Since the economic downturn (or recession, or Great Recession, or whatever we're calling it) made us all victims, I've watched the traditional media, bloggists, the Twitterverse and every pundit with a virtual bullhorn jump on any uptick in performance, productivity or alleged economic improvement in the US like Ozzy on a dove's head.
I wish we'd just stop it.
For one, we're not out of the woods yet. Employment, housing, commercial real estate, credit and any number of economic sectors haven't shown enough resilience to generate strong optimism.
And unless you're living in North Dakota, Wyoming or a few other select states in the US that have managed to weather the storm better than others, take a stroll around your neighborhood. Talk to your neighbors. Visit the industrial zones of your city. Drive around the storefronts and shopping centers. Is it really getting better, as far you can see?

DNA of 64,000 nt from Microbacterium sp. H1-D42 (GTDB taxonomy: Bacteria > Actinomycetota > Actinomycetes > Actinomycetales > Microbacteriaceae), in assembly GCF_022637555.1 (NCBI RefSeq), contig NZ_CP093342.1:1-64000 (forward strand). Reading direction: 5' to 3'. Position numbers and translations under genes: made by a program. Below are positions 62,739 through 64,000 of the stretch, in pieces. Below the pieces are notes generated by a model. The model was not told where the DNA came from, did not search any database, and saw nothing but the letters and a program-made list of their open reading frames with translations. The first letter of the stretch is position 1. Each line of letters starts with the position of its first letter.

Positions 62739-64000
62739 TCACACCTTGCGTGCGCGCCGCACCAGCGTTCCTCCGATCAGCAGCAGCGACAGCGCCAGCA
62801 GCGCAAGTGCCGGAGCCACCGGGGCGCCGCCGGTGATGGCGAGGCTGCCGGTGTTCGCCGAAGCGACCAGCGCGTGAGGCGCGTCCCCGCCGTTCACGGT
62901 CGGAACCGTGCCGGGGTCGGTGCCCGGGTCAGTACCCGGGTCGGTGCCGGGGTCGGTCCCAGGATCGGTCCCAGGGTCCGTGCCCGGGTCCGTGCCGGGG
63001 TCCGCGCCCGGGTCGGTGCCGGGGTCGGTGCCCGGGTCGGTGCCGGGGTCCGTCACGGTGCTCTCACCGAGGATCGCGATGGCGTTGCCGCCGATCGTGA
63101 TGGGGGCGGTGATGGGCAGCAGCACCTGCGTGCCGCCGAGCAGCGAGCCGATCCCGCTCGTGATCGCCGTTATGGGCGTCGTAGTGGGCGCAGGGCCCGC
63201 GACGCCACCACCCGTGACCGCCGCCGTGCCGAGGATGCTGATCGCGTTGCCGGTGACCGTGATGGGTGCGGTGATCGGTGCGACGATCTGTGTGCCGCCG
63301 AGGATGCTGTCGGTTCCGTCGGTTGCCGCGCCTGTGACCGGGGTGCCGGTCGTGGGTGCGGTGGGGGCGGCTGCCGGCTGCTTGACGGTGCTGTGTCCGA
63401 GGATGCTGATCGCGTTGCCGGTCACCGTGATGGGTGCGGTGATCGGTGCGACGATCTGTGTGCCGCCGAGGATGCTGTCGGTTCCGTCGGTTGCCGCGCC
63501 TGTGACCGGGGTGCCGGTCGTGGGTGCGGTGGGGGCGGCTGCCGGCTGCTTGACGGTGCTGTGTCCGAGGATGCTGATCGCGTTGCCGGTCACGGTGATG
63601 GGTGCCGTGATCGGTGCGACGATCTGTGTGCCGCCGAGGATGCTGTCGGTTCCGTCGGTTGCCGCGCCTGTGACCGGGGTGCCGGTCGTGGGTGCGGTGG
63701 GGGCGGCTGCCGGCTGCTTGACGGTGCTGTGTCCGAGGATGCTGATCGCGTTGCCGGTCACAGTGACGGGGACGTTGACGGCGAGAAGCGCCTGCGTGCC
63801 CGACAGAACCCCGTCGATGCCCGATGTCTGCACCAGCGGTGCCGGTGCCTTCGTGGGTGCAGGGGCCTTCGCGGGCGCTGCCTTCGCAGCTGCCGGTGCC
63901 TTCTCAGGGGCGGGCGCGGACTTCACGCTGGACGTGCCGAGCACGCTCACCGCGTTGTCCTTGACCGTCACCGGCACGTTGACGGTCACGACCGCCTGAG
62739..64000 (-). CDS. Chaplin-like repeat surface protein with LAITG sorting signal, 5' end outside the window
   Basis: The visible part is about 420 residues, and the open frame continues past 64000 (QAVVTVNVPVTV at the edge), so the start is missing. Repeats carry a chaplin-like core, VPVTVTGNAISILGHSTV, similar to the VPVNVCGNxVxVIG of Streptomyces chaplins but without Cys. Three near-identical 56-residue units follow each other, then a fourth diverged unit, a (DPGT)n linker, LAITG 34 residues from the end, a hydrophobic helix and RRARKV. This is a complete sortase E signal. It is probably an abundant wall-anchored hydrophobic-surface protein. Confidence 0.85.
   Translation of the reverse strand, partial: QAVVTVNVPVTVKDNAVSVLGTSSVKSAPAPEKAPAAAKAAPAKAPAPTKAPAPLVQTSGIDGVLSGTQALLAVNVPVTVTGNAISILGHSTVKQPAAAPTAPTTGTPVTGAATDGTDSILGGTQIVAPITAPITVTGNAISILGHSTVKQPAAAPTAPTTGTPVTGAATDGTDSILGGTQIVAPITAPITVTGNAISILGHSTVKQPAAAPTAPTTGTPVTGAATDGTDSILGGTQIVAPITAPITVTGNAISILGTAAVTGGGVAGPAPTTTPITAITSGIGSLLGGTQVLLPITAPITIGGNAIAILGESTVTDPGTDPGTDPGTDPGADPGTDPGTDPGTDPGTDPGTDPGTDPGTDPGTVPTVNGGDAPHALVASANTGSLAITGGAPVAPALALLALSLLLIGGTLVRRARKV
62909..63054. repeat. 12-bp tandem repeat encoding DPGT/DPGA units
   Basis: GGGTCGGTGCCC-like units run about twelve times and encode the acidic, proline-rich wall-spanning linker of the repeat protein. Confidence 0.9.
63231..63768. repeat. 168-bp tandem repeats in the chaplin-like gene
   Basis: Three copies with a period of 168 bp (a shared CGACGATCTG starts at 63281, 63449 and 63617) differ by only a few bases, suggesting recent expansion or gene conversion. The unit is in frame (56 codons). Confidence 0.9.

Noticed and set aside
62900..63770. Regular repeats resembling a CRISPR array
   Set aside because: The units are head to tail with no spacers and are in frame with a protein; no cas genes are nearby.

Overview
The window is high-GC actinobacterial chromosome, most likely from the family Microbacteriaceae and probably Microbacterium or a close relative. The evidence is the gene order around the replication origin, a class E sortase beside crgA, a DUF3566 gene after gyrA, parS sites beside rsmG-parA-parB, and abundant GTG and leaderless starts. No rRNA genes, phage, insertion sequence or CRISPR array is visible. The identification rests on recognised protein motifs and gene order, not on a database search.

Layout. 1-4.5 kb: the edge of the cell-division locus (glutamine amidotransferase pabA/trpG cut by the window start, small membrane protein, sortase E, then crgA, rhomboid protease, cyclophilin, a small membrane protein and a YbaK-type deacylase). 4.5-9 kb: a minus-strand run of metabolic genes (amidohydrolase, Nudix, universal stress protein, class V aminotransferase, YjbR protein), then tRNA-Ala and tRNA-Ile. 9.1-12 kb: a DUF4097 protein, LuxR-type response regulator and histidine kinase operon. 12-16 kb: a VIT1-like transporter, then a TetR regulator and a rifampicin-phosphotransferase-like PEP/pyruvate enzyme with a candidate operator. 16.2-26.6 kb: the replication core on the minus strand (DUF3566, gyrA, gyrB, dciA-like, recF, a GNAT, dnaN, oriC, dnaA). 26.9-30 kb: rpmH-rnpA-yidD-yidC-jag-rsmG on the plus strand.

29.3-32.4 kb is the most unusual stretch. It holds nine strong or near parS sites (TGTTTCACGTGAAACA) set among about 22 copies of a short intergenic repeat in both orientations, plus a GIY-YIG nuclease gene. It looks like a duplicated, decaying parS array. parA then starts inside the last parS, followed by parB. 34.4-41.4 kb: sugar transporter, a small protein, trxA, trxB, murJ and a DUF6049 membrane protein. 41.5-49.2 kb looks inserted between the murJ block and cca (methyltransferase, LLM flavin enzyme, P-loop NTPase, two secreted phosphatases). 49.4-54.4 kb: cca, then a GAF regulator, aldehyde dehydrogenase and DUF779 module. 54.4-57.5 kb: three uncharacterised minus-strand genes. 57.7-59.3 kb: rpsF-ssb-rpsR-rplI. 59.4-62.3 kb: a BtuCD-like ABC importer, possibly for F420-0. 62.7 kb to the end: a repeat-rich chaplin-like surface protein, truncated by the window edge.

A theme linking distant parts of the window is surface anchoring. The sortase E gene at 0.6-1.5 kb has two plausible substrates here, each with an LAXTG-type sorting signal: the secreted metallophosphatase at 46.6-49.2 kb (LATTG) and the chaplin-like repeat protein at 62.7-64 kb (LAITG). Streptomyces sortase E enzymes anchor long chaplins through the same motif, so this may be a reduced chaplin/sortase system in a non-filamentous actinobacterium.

I am an optimist, but I believe that we're in for a long-haul recovery and that it's only going to be shortened through tenacity, hard work and honesty - amongst all parties. It's just not helpful to perpetuate flowery propaganda about a random rise in a sliver of the economy or manufacturing when we're clearly still struggling. And a strong, pervasive manufacturing policy would certainly be a good start.
Last week, the most-rockin' site Five Thirty Eight published an extraordinary post titled "Manufacturing Is Not Dead." For those unfamiliar, 538 is a site that has taken statistics and predictive data - especially around US politics - to new levels. (For more about 538, click here.) I'm a huge fan, and who can argue with the message of this post - that US manufacturing is resilient, growing and thriving?
I can. And I'm not happy about it.
This chart from the 538 piece uses BLS data that is considered flawed (click graphic for larger size)